Vera caught the bug for cycling four years ago when taking part in a tandem charity ride. With group rides paused in 2020, Vera became more independent and through Instagram she connected with the Women of Colour Cycling Collective. In 2021 she was awarded the Ultra Distance Scholarship aimed at increasing representation of BAME cyclists.
Vera Ngosi-Sambrook said…
"My cycling journey really began four years ago when I was lured into riding a tandem for a charity ride under the false promise that as the stoker, I didn’t need to pedal and could just drink prosecco and enjoy the views. This turned out to be a lie, as I had to work very hard, but I caught the cycling bug! A year later I bought my first road bike and joined my local cycling club as a way to build my solo cycling skills and meet new people.
"During the first lockdown in 2020 when we could no longer cycle in groups, I was forced to plan and follow my own routes and become a more independent cyclist. I also longed for a cycling community, which led me to starting my Instagram page where I wanted to share my love of cycling with others and also to find a more diverse community of cyclists, something I had been missing in real life.
"Since starting my page, I have met so many inspiring female cyclists, black women particularly, with similar stories to myself of seeking greater representation in the sport. I joined the Women of Colour Cycling Collective, which has been an inspiring community to be a part of.
The lack of ethnic diversity in ultra-distance cycling has prompted me to document and share my journey with others in the hope that more women and BAME people are encouraged to give this type of cycling a try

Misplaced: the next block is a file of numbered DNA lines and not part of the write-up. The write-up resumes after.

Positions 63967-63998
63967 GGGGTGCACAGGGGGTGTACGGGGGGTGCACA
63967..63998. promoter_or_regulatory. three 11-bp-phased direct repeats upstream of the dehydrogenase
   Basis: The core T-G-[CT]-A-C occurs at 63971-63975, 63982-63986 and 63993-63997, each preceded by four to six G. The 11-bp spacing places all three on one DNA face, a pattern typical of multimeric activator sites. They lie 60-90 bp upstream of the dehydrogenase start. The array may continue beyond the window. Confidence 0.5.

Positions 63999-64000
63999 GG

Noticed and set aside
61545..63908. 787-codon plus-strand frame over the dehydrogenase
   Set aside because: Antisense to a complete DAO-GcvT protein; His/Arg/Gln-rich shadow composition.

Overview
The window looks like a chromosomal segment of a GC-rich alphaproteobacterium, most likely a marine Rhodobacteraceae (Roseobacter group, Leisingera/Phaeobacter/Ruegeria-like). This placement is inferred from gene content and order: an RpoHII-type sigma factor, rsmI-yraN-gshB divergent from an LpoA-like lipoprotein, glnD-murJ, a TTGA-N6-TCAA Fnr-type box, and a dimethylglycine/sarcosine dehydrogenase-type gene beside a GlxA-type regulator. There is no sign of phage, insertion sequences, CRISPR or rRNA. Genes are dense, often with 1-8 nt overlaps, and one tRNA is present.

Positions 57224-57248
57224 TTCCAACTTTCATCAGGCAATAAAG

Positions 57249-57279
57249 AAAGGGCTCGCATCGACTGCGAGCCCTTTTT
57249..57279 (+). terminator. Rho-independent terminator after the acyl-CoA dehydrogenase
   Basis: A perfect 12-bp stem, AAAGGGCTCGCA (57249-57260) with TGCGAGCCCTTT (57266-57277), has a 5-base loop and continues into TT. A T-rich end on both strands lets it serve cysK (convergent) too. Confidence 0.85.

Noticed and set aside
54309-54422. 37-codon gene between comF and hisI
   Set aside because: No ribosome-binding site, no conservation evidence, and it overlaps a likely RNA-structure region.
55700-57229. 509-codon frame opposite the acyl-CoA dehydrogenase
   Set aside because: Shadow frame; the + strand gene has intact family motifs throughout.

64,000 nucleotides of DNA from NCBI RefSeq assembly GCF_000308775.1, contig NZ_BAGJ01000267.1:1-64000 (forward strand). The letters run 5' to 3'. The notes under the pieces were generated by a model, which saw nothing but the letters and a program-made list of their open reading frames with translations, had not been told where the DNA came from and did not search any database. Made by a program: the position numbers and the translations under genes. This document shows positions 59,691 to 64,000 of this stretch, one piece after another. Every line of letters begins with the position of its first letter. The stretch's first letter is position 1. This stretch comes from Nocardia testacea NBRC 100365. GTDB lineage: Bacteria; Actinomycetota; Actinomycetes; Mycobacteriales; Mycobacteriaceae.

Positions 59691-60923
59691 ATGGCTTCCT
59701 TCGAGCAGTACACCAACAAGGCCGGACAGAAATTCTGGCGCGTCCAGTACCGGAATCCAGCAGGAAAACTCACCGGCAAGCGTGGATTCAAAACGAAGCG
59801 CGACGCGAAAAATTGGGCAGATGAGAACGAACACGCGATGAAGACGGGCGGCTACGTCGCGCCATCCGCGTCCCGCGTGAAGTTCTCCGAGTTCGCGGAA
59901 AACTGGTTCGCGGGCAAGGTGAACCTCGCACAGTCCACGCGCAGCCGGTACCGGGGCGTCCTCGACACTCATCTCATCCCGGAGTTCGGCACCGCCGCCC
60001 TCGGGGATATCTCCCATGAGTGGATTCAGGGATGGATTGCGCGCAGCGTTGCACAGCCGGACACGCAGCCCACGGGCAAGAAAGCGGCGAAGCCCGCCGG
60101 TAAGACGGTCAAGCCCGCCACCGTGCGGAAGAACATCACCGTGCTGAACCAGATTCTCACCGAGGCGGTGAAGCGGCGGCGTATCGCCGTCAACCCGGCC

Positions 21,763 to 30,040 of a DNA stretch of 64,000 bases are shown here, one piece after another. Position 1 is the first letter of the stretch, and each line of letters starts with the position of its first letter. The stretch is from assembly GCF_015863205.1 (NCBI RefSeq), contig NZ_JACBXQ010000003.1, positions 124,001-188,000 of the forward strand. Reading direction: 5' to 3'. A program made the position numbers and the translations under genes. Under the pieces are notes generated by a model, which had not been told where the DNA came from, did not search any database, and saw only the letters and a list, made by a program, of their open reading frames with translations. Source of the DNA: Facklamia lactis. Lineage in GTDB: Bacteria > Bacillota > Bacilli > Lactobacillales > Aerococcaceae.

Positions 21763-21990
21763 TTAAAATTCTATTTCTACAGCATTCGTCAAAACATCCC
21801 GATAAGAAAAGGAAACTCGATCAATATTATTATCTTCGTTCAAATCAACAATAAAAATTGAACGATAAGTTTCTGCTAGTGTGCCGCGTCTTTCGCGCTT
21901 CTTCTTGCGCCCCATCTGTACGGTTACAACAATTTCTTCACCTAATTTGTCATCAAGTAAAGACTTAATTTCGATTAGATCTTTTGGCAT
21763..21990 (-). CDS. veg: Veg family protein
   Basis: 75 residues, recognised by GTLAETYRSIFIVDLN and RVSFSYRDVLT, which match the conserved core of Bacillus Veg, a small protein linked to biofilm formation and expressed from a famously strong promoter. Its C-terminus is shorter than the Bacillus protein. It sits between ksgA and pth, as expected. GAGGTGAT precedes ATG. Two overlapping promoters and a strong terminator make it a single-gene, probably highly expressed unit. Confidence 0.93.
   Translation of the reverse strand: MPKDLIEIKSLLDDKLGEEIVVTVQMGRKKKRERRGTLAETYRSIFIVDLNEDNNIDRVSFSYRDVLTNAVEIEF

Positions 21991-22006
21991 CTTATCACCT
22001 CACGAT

"Six months ago, I was awarded the Ultra Distance Scholarship aimed at increasing representation of BAME cyclists in ultra distance racing. This incredible opportunity has provided me with the resources and support to prepare me for my first self-supported endurance cycling race this summer. The lack of ethnic diversity in ultra-distance cycling has prompted me to document and share my journey with others in the hope that more women and BAME people are encouraged to give this type of cycling a try.
"Cycling has given me a sense of belonging. It has also helped me manage my mental health, reduce my anxieties and build my confidence. Getting into endurance cycling has made me more self-sufficient and independent, and taught me how to persevere when things get tough; all valuable life lessons that have been useful both in and out of cycling. My hope is that by sharing my honest experiences of my journey in cycling, that it will encourage others, particularly black women, to have a go at it too."